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2c03-review - 00028

# 2c03-review - 00028 - 6 Let us denote a...

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2 In principle it suffices to find such n’ than for every n n’, g(n)>Cf(n). Then clearly for every n > max(n’, n 0 >0), the above formula hold. In practice finding n’ is considered as a solution. It does not need to be the smallest n’ such that g(n)>Cf(n). a.[3] 10n 3 +9 = O(n). We have to find such n’ (not necessarily the smallest one) that for every n n’ 10n 3 +9 > Cn. Note that if n C, then 10n 3 + 9 10Cn 2 + 9 Cn holds. b.[6] n 3 2 n + 6n 2 3 n = O(n 3 2 n ). We have to find such n’ (not necessarily the smallest one) that for every n n’ n 3 2 n + 6n 2 3 n > Cn 3 2 n . Since n >0, it can be reduced to the inequality (divide both sides by n 2 2 n ): n+ 6(3/2) n > Cn, or equivalently: (3/2) n > (Cn – n)/6 = ((C-1)/6) n. After applying log to both sides we have: n(log3-log2) = n(log3-1) > log(C-1)-log6 + logn, or, equivalently n > (log(C-1)-log6)/(log3-1) + logn/(log3-log2). The above inequality is satisfied for all n>0 if C-1 < 6, so suppose that C-1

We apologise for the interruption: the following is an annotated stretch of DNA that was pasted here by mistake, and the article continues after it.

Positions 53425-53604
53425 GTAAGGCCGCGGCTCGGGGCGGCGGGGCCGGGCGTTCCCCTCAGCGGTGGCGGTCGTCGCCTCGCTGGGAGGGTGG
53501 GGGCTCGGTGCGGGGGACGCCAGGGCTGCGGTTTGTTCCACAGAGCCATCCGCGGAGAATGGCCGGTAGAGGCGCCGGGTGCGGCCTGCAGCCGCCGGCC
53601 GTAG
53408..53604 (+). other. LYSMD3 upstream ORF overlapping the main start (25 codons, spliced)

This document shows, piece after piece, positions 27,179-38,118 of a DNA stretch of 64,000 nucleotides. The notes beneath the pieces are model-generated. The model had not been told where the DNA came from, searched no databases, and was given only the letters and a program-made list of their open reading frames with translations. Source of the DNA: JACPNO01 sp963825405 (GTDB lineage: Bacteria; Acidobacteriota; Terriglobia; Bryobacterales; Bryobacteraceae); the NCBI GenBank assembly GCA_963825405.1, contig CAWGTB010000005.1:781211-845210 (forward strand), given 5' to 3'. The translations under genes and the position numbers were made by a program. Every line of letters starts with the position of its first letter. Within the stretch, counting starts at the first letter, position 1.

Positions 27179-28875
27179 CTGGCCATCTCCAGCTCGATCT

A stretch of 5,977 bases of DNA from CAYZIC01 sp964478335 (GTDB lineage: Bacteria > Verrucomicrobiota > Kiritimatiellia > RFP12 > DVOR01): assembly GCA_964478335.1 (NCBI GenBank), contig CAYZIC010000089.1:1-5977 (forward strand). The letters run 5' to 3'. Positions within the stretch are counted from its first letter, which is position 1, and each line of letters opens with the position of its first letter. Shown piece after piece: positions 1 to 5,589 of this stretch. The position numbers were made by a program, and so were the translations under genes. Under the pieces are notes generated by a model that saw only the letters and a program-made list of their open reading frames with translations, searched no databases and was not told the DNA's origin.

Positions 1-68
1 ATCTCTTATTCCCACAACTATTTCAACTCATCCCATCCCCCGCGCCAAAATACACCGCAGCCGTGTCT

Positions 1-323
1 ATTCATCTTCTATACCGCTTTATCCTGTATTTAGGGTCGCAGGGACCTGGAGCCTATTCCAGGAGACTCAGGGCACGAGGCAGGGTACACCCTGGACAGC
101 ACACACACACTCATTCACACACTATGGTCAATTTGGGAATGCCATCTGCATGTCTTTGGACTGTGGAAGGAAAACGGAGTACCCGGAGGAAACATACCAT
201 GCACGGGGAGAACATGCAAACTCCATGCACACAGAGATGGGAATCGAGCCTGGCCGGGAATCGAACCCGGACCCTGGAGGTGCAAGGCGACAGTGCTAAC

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Unformatted text preview: 6. Let us denote: a = (log(C-1)-log6)/ (log3-1), b = log3-1. Note that 1<b<2 since log4=2, log2=2. Then we have: n > a + (1/b) logn. The above is clearly true if n satisfies: n/2 > a and n/2 > (1/b) logn. The first inequality implies n > 2a, the second is equivalent to: (b/2)n > logn. In the question 1d above we have proved that logn ≤ 2 n 1/2 . We can now consider (b/2)n > n/2 > 2 n 1/2 . But n/2 > 2 n 1/2 is equivalent to n 1/2 > 4, i.e. n>8. Hence for n>8 we have (b/2)n > n/2 > 2 n 1/2 > logn. This means n > max(8,2a)=max(8,2(log(C-1)-log6)/ (log3-1)). c.[3] n(n-1)/2 = O(n). We have to find such n’ (not necessarily the smallest one) that for every n ≥ n’ n(n-1)/2 > Cn. If n > 2C+1, then n 2 > (2C+1)n = 2Cn+n ⇒ n 2-n > 2Cn ⇒ n(n-1)/2 = (n 2-n)/2 > Cn d.[5] n+1 = O(log n). We have to find such n’ (not necessarily the smallest one) that for every n ≥ n’...
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